Defensive lapses irk McLaren
Manager apologizes for leaving without comment on Friday
NEW YORK -- Mariners manager John McLaren apologized for not being available to the media following his club's series-opening loss to the Yankees on Friday night.It was the first time since becoming the Mariners' skipper midway through last season that McLaren did not conduct a postgame media session. "I will be very blunt and honest," McLaren said prior to Saturday afternoon's game. "I just felt it was better for me not to speak. I wasn't very happy, and I probably would have said something I would have regretted. I kind of thought it was better not to talk to you guys, and I apologize." The Mariners committed four errors in Friday's 5-1 loss, a frigid series opener, and they continued to struggle offensively, held to four hits by Yankees starter Chien-Ming Wang and three relievers. The loss dropped Seattle to a season-high four games below .500. The temperature at game time was 49 degrees, typical of what the Mariners have experienced during the first month of the season. The temperature was actually one degree higher than the average first-pitch temperature on the road for the Mariners this season, discounting the three games played inside the domed Tropicana Field in St. Petersburg. "Let's be honest," McLaren said. "The weather has not been our kind of weather, but with that said, we can't use that as an excuse. The other team is playing in it, too. That's the hand we've been dealt. We have to fight our way through it and do a better job. "When you are winning, you don't think about things like [cold weather]. When you are losing, it seems like everything is bothering you." The Mariners are 1-6 in road games played when the first-pitch temperature is below 61 degrees. Three of the four errors made in Friday night's game led to unearned runs, spoiling yet another quality start. It has been an ongoing saga the entire season.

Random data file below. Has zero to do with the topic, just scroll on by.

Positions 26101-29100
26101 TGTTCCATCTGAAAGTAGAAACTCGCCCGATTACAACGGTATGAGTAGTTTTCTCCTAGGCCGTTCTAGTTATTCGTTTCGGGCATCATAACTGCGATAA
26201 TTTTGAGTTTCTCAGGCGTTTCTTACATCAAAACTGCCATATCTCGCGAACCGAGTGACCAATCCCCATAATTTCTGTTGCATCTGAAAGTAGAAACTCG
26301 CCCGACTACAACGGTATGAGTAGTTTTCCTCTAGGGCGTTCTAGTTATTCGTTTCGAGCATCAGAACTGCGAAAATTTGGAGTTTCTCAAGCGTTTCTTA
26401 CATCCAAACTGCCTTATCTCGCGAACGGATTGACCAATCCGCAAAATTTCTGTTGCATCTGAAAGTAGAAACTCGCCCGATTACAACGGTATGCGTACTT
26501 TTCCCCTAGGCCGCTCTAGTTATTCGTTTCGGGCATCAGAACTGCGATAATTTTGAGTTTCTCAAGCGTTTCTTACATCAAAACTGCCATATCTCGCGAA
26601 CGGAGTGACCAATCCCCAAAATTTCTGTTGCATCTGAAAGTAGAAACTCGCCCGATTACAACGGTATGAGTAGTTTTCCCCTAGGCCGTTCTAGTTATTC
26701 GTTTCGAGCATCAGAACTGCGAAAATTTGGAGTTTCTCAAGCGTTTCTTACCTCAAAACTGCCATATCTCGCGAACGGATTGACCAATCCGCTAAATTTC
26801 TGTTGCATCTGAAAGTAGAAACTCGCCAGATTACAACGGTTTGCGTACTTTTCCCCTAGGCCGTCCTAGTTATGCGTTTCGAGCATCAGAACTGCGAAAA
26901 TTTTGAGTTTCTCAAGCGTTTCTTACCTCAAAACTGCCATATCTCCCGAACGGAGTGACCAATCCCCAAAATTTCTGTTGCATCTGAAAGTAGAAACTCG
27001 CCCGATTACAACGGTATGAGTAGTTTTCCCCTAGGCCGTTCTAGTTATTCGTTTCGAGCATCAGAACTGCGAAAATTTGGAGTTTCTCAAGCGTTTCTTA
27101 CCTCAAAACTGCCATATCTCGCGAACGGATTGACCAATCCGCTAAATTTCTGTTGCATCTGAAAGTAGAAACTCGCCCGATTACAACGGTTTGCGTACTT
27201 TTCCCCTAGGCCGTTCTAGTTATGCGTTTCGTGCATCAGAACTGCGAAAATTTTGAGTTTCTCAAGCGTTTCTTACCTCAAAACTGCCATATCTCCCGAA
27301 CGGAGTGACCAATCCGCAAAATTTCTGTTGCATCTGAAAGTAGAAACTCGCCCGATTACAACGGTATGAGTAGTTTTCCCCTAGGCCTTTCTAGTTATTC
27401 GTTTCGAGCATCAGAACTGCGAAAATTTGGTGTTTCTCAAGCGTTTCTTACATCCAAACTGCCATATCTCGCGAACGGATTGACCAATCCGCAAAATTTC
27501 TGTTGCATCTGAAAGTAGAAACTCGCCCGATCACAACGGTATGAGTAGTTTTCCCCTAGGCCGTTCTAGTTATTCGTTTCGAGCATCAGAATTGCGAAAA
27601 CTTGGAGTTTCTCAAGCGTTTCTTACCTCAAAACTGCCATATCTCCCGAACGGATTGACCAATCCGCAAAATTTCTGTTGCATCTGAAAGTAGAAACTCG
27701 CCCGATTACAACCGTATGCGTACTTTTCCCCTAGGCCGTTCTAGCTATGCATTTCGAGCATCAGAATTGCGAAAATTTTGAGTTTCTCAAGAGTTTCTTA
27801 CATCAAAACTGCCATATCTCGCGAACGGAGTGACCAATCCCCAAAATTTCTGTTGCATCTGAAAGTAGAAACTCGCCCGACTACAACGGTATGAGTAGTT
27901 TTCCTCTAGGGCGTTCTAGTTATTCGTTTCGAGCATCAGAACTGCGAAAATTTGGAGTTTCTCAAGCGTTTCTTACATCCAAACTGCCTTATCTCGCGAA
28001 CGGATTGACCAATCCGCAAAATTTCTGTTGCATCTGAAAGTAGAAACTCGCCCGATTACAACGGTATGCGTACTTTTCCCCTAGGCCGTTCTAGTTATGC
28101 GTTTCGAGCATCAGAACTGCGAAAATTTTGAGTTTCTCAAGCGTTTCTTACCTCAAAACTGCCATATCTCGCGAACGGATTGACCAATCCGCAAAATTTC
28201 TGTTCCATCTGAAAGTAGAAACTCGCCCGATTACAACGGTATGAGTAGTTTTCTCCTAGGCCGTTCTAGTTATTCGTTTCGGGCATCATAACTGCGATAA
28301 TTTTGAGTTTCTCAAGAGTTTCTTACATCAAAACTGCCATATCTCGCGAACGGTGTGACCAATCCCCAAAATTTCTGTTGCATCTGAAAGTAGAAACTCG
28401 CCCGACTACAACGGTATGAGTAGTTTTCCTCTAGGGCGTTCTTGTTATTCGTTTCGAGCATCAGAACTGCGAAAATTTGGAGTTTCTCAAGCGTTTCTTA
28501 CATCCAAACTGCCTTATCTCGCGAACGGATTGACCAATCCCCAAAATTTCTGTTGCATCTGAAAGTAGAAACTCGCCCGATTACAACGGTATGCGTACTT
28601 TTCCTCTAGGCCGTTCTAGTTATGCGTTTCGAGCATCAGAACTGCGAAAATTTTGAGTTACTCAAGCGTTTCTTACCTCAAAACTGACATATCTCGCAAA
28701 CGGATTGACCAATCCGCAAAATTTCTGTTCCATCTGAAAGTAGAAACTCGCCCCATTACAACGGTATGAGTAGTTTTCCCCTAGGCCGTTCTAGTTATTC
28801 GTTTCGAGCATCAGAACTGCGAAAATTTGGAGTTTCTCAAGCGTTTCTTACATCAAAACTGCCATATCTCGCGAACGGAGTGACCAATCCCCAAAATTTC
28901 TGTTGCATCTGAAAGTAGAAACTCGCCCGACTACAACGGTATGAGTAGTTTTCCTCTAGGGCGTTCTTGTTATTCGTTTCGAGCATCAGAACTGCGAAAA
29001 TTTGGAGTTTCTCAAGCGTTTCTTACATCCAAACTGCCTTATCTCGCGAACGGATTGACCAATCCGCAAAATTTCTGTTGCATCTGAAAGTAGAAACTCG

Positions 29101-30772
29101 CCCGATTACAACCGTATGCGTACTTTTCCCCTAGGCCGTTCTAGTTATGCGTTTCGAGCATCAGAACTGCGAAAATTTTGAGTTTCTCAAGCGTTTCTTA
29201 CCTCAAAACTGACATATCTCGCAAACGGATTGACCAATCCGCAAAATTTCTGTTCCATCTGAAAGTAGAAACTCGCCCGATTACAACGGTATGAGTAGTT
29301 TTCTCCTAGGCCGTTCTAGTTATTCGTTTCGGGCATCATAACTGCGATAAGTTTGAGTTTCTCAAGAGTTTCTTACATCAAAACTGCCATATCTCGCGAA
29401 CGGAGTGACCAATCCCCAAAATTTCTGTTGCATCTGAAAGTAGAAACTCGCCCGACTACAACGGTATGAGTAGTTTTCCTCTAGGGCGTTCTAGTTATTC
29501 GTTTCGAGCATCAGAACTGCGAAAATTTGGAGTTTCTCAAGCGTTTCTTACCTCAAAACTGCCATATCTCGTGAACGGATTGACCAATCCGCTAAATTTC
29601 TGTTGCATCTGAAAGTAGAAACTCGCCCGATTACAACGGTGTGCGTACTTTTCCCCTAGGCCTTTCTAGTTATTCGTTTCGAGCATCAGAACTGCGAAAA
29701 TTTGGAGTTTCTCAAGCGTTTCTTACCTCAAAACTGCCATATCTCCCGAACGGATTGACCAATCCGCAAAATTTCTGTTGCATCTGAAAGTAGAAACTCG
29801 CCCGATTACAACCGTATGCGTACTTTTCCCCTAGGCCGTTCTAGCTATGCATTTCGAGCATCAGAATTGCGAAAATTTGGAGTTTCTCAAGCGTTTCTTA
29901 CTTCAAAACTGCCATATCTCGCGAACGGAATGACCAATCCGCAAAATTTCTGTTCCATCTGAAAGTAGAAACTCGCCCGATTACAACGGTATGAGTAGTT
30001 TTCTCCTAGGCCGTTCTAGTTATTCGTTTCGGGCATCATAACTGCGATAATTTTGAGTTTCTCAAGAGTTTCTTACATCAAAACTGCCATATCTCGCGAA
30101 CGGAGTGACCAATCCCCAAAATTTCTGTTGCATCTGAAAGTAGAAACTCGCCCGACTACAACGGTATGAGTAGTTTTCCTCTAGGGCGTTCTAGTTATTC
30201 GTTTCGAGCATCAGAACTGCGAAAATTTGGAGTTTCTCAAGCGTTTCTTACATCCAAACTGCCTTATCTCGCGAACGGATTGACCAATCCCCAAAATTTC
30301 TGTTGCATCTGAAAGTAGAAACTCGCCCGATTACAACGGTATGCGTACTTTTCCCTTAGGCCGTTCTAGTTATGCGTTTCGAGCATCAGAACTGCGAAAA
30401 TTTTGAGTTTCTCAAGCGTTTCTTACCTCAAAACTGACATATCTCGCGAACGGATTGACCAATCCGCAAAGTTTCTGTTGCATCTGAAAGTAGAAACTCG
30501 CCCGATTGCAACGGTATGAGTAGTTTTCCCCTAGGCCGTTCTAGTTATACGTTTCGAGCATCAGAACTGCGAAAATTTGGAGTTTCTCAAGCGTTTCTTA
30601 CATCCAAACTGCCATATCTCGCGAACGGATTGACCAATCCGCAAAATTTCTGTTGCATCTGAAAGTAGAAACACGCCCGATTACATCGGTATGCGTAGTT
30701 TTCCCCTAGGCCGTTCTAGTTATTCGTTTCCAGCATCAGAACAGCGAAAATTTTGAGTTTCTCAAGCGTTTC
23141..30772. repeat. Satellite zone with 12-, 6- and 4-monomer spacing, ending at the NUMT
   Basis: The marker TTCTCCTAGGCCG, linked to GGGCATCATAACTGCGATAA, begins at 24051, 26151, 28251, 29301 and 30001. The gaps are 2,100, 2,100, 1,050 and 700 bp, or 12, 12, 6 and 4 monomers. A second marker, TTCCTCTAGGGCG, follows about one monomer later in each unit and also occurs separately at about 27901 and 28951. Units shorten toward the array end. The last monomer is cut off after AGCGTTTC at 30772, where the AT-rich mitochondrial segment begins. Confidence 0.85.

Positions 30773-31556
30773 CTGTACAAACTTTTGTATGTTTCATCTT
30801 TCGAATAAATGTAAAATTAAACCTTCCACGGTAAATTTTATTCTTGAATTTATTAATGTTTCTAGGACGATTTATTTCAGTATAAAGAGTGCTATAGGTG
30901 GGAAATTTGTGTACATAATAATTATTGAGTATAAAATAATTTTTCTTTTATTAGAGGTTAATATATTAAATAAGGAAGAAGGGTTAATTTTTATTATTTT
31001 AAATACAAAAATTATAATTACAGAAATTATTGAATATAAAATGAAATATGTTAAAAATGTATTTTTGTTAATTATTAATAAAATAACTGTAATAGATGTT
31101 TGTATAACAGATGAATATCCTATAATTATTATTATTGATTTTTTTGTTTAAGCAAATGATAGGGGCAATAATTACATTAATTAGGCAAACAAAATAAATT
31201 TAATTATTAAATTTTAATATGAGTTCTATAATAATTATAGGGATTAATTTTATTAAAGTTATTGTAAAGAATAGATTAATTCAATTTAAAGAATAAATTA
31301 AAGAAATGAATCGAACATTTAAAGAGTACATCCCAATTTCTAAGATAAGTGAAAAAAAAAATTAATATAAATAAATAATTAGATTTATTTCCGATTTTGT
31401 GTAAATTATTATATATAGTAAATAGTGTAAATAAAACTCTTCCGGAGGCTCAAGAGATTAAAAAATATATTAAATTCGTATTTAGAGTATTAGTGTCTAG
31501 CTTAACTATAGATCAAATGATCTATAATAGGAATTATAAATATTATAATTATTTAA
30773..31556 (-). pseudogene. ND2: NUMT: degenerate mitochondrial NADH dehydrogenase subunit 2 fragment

Jim Street is a reporter for MLB.com. This story was not subject to the approval of Major League Baseball or its clubs.